Differential vulnerability to the punishment of cocaine related behaviours: effects of locus of punishment, cocaine taking history and alternative reinforcer availability
Everitt, Barry J
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Pelloux, Y., Murray, J., & Everitt, B. J. (2014). Differential vulnerability to the punishment of cocaine related behaviours: effects of locus of punishment, cocaine taking history and alternative reinforcer availability. Psychopharmacology https://doi.org/10.1007/s00213-014-3648-5
Background: The availability of alternative reinforcement has been shown to reduce drug use, but it remains unclear whether it facilitates a reduction or cessation of drug seeking or taking. Objectives: We compared the effects of punishment of cocaine seeking or taking behaviour after brief or extended cocaine-taking histories when behavioural reallocation was facilitated or not by making available an alternative ingestive reinforcer (sucrose). Methods: In the first experiment, punishment of either seeking or taking responses was introduced immediately after training on the seeking-taking chained schedule. In the second experiment, punishment of cocaine seeking was introduced after 12 additional days of either 1 or 6 h daily access to cocaine self-administration. In both experiments, beginning 1 week before the introduction of punishment, a subset of rats had concurrent nose poke access to sucrose while seeking or taking cocaine. Results: The presence of an alternative source of reinforcement markedly facilitated behavioural reallocation from punished cocaine taking after acquisition. It also facilitated punishment-induced suppression of cocaine seeking after an extensive cocaine self-administration history likely by prompting goal-directed motivational control over drug use. However, a significant proportion of rats were deemed compulsive—maintaining drug use after an extensive cocaine history despite the presence of abstinence-promoting positive and negative incentives. Conclusion: Making available an alternative reinforcer facilitates disengagement from punished cocaine use through at least two different processes but remains ineffective in a subpopulation of vulnerable animals, which continued to seek cocaine despite the aversive consequence of punishment and the presence of the alternative positive reinforcer.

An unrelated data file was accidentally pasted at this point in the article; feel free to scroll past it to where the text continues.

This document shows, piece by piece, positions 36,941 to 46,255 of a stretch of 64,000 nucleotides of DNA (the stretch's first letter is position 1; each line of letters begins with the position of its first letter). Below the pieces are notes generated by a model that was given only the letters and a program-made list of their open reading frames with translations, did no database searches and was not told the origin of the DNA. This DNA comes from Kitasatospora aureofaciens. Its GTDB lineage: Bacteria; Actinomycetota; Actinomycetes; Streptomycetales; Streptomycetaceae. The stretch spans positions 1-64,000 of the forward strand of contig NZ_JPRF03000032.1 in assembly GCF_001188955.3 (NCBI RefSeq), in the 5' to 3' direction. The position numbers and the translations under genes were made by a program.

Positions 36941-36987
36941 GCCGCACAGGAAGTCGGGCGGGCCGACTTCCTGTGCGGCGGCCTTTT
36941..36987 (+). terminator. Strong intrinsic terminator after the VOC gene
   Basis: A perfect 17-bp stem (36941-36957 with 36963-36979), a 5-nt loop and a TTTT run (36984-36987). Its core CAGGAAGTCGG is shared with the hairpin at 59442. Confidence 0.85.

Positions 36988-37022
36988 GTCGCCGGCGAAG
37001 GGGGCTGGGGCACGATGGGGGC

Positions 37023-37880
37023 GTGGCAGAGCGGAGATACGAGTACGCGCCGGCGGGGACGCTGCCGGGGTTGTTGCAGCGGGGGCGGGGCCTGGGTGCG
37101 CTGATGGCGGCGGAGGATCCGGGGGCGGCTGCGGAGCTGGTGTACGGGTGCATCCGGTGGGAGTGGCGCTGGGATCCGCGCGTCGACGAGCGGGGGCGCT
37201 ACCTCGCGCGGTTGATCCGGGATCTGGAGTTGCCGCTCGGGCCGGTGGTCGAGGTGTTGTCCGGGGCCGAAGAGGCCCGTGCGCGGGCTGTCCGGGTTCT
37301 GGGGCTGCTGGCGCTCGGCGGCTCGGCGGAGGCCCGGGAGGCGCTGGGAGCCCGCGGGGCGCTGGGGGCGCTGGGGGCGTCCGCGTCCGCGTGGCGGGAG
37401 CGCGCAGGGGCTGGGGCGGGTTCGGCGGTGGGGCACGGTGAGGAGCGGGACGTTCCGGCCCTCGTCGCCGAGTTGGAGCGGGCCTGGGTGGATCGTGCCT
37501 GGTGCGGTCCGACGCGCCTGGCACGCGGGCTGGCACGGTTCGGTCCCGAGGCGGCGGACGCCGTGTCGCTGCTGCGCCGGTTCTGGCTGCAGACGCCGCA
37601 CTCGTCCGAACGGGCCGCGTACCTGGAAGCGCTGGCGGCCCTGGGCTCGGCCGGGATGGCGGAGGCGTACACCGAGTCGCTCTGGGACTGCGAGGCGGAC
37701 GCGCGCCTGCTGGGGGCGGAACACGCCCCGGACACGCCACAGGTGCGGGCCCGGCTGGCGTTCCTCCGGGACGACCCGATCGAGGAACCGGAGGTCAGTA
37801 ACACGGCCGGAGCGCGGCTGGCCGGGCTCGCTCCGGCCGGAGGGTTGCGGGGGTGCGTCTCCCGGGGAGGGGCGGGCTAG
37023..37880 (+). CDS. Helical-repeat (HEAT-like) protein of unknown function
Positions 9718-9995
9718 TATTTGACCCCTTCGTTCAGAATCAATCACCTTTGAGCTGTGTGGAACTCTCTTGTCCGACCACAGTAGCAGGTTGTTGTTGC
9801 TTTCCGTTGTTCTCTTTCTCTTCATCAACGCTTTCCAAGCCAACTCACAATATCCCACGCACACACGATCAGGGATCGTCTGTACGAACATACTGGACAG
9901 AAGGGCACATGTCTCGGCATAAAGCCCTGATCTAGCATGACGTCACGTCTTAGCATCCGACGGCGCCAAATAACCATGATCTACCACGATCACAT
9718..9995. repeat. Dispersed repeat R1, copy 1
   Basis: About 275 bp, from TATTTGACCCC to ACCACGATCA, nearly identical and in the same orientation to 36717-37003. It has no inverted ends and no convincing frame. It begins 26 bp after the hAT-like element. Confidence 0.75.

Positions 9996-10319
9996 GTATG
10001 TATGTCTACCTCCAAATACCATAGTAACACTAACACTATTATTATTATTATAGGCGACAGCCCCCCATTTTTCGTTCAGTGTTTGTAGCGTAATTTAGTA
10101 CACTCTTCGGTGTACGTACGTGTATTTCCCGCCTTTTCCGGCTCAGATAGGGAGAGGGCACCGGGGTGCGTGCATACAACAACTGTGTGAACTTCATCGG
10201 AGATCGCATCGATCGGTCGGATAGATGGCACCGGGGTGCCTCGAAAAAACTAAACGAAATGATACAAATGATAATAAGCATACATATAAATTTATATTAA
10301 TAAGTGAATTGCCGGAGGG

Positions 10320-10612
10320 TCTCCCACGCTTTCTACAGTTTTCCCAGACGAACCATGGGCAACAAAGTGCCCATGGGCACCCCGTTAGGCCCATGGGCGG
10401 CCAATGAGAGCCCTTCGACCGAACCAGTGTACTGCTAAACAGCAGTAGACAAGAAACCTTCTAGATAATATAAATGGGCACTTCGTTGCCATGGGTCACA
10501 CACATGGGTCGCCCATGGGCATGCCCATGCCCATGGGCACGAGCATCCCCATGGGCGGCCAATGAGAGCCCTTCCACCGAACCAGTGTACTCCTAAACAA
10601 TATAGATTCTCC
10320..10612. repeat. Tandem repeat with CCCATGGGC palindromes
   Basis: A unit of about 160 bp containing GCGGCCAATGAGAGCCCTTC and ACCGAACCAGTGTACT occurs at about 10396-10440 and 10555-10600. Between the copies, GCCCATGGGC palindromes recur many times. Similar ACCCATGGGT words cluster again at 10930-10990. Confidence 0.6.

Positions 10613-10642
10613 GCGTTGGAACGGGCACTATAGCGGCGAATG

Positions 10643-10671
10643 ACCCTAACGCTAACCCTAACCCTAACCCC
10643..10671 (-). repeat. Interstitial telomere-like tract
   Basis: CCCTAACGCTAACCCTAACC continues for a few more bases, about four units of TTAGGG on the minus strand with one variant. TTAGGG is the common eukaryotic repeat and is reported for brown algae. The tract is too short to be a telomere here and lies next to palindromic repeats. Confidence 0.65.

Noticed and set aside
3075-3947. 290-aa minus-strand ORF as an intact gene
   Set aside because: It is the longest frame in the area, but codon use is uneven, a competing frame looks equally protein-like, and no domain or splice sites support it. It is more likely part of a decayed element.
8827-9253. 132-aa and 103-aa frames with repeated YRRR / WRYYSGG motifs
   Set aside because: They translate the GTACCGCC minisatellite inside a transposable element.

Cocaine seeking-taking, Alternative reinforcer, Compulsivity, Rat
This work was supported by the United Kingdom Medical Research Council (MRC) Grant to BJE (G9536855) and was conducted within the MRC/Wellcome Trust Behavioural and Clinical Neuroscience Institute. The authors declare no conflicts of interest.
MEDICAL RESEARCH COUNCIL (G0001354)
External DOI: https://doi.org/10.1007/s00213-014-3648-5
This record's URL: https://www.repository.cam.ac.uk/handle/1810/245398
Attribution 2.0 UK: England & Wales, Creative Commons Attribution License 2.0
Licence URL: http://creativecommons.org/licenses/by/2.0/uk/
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